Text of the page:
Saturday, September 27, 2008

Autumn Sugar Cookies

I saw some pictures of decorated sugar cookies on Tastespotting the other day and I had to check them out. Bakerella claimed that she was inexperienced and intimidated by decorated sugar cookies which certainly struck a cord with me because despite my love affair with cookie cutters, my attempts at decorating the cookies have been rather pathetic at best. However, Bakerella's cookies were absolutely gorgeous and she attributed her success to the book Cookie Craft. I picked the book up the next day and set out on my own adventures in decorated sugar cookies.

Things I learned:

1. it's a very time consuming process and requires at least 2 days or you could go crazy or kill your back or both

2. decorating the cookies is the fun, fast and easy part. prep and cleanup isn't nearly so fun, fast, or easy.

3. you have to make the flood frosting the same day you plan to decorate

4. dye the flood frosting before putting it into the squeeze bottles

5. I will never get the shade I'm aiming for with the dye

6. the color of the frosting darkens considerably once it dries

7. using a number 1 tip to pipe the outline is annoying and painful, but the line practically disappears. Using a number 2 tip is probably best, but a number 3 will do as long as you don't mind the outline being visible.

I still need to practice with the whole process, but the book really did explain everything and made the whole process doable. Plus, these are the most attractive cookies I've made to date and they taste good too. I didn't use the cookie recipe in the book, I used the sugar cookie recipe from Carole Walters' Cookie Book which I've made before and liked quite a bit. It also has the distinct advantage of being mixed in the food processor which really makes the process quick and easy.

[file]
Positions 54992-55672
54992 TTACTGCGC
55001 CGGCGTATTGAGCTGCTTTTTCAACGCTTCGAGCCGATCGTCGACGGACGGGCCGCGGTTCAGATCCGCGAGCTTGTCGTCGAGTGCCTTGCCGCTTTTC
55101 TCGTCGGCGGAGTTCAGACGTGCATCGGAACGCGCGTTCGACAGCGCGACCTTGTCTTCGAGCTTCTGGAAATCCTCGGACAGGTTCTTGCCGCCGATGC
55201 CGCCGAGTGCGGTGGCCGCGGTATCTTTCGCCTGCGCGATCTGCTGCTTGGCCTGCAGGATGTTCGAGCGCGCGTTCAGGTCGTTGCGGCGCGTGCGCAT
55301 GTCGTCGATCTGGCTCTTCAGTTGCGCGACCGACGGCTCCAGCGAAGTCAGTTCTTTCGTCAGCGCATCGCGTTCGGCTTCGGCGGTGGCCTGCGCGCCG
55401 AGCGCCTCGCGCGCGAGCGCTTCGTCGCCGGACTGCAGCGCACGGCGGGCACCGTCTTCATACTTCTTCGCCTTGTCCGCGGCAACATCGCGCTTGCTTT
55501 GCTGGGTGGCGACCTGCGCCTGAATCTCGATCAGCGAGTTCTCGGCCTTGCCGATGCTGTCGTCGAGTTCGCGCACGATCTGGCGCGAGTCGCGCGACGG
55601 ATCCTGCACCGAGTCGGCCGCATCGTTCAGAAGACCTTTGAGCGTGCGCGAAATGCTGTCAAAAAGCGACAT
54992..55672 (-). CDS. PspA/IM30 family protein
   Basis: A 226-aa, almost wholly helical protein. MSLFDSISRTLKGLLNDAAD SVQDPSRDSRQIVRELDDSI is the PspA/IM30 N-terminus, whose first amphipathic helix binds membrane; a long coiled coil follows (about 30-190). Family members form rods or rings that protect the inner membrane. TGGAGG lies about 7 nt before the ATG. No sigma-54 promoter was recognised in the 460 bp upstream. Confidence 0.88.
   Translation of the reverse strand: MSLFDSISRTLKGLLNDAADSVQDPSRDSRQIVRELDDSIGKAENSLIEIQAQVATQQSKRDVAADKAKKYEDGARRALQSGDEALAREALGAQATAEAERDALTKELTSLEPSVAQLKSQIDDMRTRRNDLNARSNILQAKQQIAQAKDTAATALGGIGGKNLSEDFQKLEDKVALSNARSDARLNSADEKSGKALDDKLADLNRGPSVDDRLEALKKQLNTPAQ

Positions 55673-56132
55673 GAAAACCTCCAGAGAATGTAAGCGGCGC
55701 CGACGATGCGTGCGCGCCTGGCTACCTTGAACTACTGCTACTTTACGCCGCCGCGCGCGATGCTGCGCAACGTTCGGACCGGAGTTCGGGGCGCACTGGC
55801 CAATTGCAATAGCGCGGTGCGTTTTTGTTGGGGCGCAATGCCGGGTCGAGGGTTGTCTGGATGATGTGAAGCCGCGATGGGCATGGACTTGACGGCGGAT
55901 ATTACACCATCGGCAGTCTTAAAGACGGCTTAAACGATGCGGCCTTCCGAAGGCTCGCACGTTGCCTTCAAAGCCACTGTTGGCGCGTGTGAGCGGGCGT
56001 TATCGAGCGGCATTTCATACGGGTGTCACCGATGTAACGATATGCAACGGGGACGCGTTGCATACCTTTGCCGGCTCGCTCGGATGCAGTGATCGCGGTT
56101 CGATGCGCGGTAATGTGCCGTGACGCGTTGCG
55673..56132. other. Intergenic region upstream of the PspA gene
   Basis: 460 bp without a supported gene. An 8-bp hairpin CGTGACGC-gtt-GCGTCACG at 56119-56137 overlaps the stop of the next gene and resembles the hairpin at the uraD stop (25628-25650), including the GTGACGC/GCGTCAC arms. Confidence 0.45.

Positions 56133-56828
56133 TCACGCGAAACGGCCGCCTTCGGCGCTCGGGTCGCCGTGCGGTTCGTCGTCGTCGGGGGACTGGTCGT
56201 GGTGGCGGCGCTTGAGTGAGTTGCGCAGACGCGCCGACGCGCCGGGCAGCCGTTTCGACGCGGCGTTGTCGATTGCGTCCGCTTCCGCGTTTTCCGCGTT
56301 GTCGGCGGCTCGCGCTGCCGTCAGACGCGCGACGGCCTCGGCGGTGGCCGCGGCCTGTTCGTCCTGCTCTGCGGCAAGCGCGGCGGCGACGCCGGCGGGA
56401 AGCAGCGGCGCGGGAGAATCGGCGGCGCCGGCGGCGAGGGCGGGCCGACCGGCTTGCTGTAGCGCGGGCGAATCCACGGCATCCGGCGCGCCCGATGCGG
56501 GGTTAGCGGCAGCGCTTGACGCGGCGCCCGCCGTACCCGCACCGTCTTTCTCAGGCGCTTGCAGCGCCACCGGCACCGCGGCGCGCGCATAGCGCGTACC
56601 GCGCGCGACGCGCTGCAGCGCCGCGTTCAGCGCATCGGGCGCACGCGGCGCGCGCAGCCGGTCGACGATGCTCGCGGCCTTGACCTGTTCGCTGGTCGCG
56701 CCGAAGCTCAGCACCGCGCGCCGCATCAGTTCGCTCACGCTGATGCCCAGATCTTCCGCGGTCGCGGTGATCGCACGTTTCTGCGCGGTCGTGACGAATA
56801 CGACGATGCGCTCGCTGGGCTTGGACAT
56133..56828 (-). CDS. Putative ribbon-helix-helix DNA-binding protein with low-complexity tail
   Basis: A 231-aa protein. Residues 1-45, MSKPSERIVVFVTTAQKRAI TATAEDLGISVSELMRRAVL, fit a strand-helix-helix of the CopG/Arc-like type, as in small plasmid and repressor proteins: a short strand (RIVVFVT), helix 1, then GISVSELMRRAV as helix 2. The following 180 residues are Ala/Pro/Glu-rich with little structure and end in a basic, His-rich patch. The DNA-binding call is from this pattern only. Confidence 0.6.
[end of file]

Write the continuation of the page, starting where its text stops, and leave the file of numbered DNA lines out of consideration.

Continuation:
I did use the frosting recipe the book gave (below) and I followed their instructions pretty closely which is probably why I was as successful as I was. With their explanations and the illustrations in the book the whole thing was pretty easy. In fact, the hardest and most frustrating part was dying the frosting. The keys are:

1. have all the equipment on hand -- I had to buy a few more piping tips and squeeze bottles,

2. plan the whole process out so that you have time to bake and cool cookies, make and dye frosting, and decorate the cookies being sure to allow several hours of drying time for the flooded cookies.

Next up: Halloween cookies. :)


For Piping:
4 cups (1 lb) powdered sugar
2 tsp powdered egg whites
6 tablespoons warm water
1 tablespoon lemon juice or 1-2 tsps extract

Put all the ingredients in the mixer and blend on medium high for 5 minutes. Put the frosting into airtight containers immediately or it will dry out.

For Flooding:
4 cups (1 lb) powdered sugar
2 teaspoons powdered egg whites
12 tablespoons warm water
2 tablespoons lemon juice or 1-2 tsps extract.

Put all the ingredients in the mixer and blend on medium high speed for 5 minutes. Cover immediately.


Ben said...

they look pretty! well worth the effort, even if it's only eye-candy.;-) The orange maple leafs are particularly striking.

burkie said...

speaking of cookie cutters, i realized last night that while i have a few, i don't have any nice round ones (i was making donuts). i guess i need a set of those concentric circle stainless steel biscuit cutters. i used a custard cup for the outside cup, and a small flower-shaped cookie cutter for the inside hole-cut. it works, of course, but sometimes you just want the -right- tool. your cookies look good! but..where's the football? :)

biscuitpusher said...

I hear you about having the right tools... we finally broke down and bought the nice set of concentric round cutters and I like them quite a lot. I used them to make biscuits last night...

I don't have a football cookie cutter... but I do have over 30 Halloween cookie cutters. :)

Maks said...

But the muffins rose beautifully! :) And smelled wonderful when I took them out of the oven... I love the smell of blueberries!